Why attachment is the real active ingredient
The most powerful forces in a childs development are his emotional states. These states are so powerful because emotion is the language the brain/body speaks to itself. The message is carried in chemicals – neurotransmitters, hormones – but the messages carried are emotional ones: fear, longing, discomfort, pain, sadness, despair, excitement, curiosity, exhilaration, confusion … All of these different emotions drive or hinder brain/body growth throughout our lives.
Will your child's main emotion be a feeling of love? Then it is oxytocin, the love and learning hormone that causes brain cells to grow and interconnect, that will prevail. Or will his main emotion be fear? Then it is cortisol and the catecholamines, the stress hormones that, in sufficient quantities, destroy neural connections, that will dominate.
And what creates these emotional states in a child? A child's emotional states are mostly (but not totally, because temperament is a factor) created by the quality of his relationship with you. It is the way you respond, the pattern of your response to him, that creates the feelings he has.
If a distressed baby is immediately comforted, he will spend less time in that distressed state. If he turns to share something with you, and you respond with delight straightaway, his happy feeling is going to be strengthened. The phrase in the literature on attachment theory and the interlinked neuroscience is, states become traits – in other words, the feelings a baby has more of now are going to shape his character down the track.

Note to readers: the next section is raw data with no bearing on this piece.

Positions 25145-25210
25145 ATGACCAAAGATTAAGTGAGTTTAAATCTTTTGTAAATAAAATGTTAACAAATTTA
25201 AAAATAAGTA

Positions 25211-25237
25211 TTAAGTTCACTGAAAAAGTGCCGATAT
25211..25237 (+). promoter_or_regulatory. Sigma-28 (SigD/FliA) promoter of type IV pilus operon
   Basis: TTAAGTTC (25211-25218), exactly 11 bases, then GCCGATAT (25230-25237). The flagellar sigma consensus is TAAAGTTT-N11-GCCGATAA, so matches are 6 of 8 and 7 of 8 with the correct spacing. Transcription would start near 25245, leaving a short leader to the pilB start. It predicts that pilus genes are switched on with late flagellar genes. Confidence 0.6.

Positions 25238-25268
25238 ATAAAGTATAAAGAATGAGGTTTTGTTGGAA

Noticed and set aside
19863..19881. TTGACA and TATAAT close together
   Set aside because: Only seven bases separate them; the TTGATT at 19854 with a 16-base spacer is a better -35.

The skills of self-regulation start here, in infancy, based in the quality of the attachment relationship – but there is no aspect of development untouched by this. Not even movement or thinking or language skills, even though they seem so far removed from the ambit of emotion.
You will perhaps be wondering why I haven't written love here – why, in fact, love is not the magic ingredient. It would be a much nicer sentiment!
All parents love their babies and children. But it is how we respond to them that is the way our love is expressed, and there are ways of responding that are not going to help a child to that best possible self. No matter how much we love our children, it is how that love is expressed that counts.
The above is extracted from the book Raising the Best Possible Child by Jo Jackson King.
In Raising the Best Possible Child you will learn how to:
- Ignore parenting myths and be guided by the most up-to-date information on all aspects of child-rearing, including childcare, breastfeeding, leaving to cry, sleep, nutrition, discipline, physical and mental milestones and education
- Teach your children how to navigate their own and others' emotions, manage stress and stay focused - all key factors for becoming happy and successful adults
- Be a confident, thoughtful and responsive parent
- Encourage your children to make the most of their natural temperaments and endowments, so you can enjoy raising happy, emotionally savvy children who will become happy, successful adults
Jo Jackson King lives on a remote station called Austin Downs near Cue, Western Australia. In addition to being a writer, she is a farmer and occupational therapist who works with remote bush communities. She has three children, whom she educates from home with the support of School of the Air.